The aqueous and organic leaves extracts of Balanites aegyptiaca and Moringa oleifera traditionally used for the treatment of infectious disease were tested for their activity against Salmonella typhi isolated from blood clot culture using the disc diffusion method. Extracts of B. aegyptiaca demonstrated higher activity (16 mm zone of inhibition) than those of Moringa oleifera (8 mm zone of inhibition) at 100 mg/ml. Of the three solvents used, ethanolic extracts of both plants demonstrated the highest activity, while the aqueous extracts showed the least activity at 100 mg/ml. The activities of these plant extracts were comparable to those of antibiotics, ciprofloxacin, cotrimoxazole and chloramphenicol, commonly used for treating typhoid fever. The antibacterial activity appears to increase when extracts of the two plants were used in combination at 100 mg/ml each (18 mm zone of inhibition). Preliminary phytochemical screening showed that both plant extracts contains saponins, tannins and phenols while only M. oleifera possesses alkaloids and B. aegyptiaca possesses anthraquinones. The antibacterial activities of the extracts on S. typhi was reasonably stable when treated at 4, 30, 60 and 100oC for 1 h, however it reduces significantly when the pH was altered towards alkalinity.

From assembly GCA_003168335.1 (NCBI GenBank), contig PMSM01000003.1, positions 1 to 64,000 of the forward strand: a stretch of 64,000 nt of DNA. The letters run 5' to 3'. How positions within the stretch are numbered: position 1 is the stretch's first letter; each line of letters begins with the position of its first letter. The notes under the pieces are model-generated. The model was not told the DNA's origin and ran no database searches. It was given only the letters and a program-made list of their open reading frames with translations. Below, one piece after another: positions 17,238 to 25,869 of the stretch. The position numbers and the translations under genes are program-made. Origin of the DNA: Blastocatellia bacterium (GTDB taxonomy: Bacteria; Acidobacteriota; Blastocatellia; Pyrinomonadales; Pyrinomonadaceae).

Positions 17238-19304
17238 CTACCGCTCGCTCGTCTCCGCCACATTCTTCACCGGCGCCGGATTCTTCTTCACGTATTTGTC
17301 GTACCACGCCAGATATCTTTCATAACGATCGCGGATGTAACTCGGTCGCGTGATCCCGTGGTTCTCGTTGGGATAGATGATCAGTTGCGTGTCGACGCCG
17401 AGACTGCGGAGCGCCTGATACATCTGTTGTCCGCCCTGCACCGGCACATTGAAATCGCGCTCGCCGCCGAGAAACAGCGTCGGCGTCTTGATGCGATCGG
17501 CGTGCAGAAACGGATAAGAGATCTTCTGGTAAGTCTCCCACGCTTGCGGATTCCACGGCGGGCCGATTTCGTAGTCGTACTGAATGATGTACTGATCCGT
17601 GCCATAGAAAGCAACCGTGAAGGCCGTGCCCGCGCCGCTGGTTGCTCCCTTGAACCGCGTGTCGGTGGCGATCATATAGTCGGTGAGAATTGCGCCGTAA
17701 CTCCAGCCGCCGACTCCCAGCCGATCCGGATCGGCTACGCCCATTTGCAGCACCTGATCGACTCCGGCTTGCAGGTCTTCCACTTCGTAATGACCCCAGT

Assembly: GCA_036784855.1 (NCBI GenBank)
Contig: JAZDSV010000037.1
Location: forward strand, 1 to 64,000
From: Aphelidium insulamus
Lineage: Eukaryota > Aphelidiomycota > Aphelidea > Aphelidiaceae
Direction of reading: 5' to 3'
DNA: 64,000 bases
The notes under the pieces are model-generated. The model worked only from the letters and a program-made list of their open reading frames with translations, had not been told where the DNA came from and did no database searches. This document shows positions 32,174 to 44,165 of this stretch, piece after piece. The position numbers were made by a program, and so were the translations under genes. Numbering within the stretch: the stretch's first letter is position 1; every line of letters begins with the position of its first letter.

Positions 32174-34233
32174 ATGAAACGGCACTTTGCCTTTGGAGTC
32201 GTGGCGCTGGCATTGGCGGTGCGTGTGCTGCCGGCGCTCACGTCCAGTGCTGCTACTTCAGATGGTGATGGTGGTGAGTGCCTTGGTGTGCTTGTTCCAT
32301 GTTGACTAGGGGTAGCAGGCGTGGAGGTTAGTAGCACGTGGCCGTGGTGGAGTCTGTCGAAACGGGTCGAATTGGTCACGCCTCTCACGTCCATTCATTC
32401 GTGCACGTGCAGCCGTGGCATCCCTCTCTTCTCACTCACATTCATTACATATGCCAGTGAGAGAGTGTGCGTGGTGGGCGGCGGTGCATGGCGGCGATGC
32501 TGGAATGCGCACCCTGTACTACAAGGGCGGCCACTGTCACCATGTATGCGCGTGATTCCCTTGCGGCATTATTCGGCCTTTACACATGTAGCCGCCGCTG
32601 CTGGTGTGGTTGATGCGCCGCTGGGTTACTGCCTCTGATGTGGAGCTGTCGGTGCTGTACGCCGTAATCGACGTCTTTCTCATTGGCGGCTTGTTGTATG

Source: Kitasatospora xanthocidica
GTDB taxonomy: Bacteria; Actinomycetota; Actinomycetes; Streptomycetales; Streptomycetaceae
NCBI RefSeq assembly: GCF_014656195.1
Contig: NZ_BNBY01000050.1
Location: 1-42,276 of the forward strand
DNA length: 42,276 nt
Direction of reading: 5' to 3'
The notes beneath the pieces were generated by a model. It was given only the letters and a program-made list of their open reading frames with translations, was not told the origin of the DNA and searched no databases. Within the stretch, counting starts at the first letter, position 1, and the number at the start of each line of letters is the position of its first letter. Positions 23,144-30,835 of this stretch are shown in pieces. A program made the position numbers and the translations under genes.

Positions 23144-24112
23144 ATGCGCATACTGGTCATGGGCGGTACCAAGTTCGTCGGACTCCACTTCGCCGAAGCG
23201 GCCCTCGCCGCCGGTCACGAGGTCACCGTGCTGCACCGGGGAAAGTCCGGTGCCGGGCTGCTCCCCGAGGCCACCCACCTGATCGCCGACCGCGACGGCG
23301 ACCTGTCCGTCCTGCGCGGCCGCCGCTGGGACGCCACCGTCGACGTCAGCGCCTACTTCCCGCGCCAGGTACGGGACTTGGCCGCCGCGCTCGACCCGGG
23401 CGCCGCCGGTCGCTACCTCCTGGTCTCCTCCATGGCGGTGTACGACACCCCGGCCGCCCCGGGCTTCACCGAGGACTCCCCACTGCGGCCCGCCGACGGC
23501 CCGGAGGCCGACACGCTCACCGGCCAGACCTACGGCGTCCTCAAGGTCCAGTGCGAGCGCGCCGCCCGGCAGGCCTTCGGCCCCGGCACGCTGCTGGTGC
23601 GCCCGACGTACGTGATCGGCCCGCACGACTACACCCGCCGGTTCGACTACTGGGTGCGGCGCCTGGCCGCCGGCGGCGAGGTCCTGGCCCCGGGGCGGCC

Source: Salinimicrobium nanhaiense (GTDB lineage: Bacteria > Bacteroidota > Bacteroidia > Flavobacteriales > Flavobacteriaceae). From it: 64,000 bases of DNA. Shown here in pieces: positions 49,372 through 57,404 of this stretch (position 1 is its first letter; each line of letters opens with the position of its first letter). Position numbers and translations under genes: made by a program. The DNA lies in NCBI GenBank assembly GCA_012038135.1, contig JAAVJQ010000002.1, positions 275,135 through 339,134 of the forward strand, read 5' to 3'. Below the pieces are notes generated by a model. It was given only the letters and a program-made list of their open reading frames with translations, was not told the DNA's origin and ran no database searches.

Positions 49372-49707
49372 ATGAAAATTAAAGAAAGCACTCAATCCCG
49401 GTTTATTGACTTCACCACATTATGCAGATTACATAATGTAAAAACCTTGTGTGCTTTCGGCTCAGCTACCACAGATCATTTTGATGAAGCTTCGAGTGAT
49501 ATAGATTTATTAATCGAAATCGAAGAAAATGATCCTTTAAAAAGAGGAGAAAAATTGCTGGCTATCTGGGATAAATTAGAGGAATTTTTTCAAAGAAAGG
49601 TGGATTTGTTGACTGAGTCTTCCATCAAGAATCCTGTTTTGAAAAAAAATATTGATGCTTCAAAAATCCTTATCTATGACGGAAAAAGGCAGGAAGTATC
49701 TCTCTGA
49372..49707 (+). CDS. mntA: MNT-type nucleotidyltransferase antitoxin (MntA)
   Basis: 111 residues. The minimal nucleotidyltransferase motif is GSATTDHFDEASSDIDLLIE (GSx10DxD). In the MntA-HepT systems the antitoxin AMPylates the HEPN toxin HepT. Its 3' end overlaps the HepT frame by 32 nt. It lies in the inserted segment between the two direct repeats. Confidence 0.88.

Key words: Balanites aegyptiaca, Moringa oleifera, Salmonella typhi, antimicrobial activity, minimum inhibitory concentration, minimum bactericidal concentration.
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